Brandon’s mouth tasted of ashes. “No,” he replied honestly. “Two months ago I was in Annapolis, beside the Chesapeake, and I wish to God I was still there.”
She stared at him intently for several minutes, then nodded. “Ye tell the truth. I’d know if ye lied.”
“How would you know?”
She sniffed daintily. “A liar gives off the scent of evil.” Moving behind him, she began to untie the leather thongs that bound his wrists. “Rub your hands together,” she ordered when he was free. She retreated to the far side of the fire. “Quick, before the pain comes.”
He did as she told him, as common sense would decree, but the numbness in his hands gave way to agony as blood surged into his cramped fingers. Sweat broke out on his forehead, and he clenched his teeth together to hold back the moans that rose in his throat.
“There has been peace between us and the English for two winters,” Leah said softly as she unhooked a basket from its peg along the far wall. “Most of the Delaware braves were hunting a bear. They thought the village was safe because many of the people in it had converted to Christianity. Forty-one were slain, forty-two if you count the unborn babe that was cut from his mother’s belly.” Her voice grew hard. “The English soldiers did not kill the young women right away. They left their bodies one by one beside the trail when they were done with them.”
Brandon shut his eyes. “I tell you I was in Annapolis. I know nothing about this . . . this atrocity. I’m not a rapist, and I’m not a murderer.”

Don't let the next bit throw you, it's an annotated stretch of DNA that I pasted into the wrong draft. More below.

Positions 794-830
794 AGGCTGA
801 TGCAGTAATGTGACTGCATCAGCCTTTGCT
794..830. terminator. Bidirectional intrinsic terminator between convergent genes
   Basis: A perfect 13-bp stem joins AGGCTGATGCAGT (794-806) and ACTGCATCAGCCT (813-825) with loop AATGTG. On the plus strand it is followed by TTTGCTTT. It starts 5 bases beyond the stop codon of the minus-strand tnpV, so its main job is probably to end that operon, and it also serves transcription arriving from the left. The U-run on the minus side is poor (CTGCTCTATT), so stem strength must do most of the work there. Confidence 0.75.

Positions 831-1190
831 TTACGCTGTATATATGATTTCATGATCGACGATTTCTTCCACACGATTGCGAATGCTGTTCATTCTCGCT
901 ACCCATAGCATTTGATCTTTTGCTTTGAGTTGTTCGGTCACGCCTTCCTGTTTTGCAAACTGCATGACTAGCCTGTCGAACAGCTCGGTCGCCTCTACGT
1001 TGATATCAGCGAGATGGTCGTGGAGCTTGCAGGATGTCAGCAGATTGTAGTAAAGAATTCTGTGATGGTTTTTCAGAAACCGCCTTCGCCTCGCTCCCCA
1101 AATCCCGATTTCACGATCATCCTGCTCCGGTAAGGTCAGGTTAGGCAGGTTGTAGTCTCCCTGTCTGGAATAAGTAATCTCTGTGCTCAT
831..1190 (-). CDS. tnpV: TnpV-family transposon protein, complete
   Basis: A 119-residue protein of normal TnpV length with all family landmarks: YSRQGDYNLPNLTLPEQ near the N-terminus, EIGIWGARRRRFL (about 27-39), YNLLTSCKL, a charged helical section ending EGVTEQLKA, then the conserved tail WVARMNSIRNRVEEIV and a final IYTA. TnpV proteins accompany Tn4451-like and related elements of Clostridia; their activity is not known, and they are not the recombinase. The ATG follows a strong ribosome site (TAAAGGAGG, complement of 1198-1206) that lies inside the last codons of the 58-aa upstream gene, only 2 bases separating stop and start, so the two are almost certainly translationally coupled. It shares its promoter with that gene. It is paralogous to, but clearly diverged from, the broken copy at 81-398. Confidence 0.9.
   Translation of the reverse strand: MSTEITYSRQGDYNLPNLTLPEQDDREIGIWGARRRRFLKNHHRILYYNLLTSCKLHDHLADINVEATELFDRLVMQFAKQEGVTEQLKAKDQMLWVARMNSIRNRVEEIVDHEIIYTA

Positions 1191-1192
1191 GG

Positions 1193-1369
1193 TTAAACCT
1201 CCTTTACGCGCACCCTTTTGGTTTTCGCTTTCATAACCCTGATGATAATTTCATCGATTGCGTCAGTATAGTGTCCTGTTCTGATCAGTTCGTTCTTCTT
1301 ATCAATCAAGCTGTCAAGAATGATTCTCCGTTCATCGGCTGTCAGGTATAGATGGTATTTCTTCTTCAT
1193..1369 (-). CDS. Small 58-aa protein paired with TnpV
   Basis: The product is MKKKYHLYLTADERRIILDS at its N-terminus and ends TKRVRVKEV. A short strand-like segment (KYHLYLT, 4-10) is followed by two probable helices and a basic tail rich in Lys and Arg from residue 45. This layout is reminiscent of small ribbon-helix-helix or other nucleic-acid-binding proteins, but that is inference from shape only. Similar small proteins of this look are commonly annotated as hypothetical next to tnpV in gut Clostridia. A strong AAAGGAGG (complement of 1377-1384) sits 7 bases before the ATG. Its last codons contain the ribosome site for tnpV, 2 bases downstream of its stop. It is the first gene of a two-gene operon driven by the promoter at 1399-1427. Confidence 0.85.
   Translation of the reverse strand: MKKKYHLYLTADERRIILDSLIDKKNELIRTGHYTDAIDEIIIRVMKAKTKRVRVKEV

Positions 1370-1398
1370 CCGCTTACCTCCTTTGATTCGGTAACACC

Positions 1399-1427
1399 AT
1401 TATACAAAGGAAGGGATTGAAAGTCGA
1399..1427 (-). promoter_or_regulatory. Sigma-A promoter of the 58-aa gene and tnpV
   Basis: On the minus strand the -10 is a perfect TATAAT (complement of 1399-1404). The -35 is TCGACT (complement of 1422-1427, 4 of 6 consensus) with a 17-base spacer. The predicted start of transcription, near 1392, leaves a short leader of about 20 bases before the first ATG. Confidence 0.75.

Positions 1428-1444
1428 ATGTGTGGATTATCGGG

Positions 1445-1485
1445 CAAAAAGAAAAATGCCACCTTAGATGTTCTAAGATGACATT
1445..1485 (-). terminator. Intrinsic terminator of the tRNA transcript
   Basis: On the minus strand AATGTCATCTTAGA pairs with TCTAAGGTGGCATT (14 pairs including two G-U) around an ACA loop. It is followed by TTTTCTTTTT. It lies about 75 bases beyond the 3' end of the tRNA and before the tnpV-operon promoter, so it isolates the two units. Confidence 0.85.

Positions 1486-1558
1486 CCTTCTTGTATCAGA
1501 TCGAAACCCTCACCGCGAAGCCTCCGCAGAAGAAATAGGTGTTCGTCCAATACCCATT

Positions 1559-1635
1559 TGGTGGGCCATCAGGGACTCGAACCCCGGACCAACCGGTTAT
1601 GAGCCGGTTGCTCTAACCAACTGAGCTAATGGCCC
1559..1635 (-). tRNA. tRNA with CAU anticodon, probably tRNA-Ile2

“If I thought ye were, I would have lit the wood at your feet myself,” she answered coldly.
He continued to rub his hands and wrists. The pain was easing now, the numbness slowly dissipating. “We heard nothing in the Chesapeake colonies about war on the frontier.”
She made a small sound of derision. “Perhaps the death of forty-two
savages
is not important to the English king.”
“You can’t blame me for what the soldiers did.”
She sighed again. “No. And ye canna blame me for the warriors’ anger. In war, many suffer. Will ye weep for those four who were with you?”
Brandon’s eyes snapped open. “Hayden, Lynch, and the others? They’re dead?”
“Aye. They did not die well.”
“Damn.” He shuddered inwardly. Scum they were and common thieves, but he’d not wished their deaths at the hands of these savages. He’d wanted to kill them himself; he’d fought, but there were just too many. He’d managed to land a few good punches to the ringleader’s face before they’d beaten him insensible. Brandon supposed that Lynch had carried the marks of his fists to his death. “I hired Lynch and the other three to guide me into this country. A man in Annapolis said they were experienced woodsmen.” Brandon shook his head slowly. “I was a fool to trust them. They jumped me when I was asleep, beat me, and left me for dead. They took the horses and the muskets and everything I had.”
The gold could be replaced once he got back to Annapolis—if he lived to get back. But my surveying equipment . . . By the bloody wounds of Christ! I’ll not find the match of those instruments in America.
Leah held out a tiny wooden dipper. “Drink this. I do not know what it is called in English, but it will dull the pain.”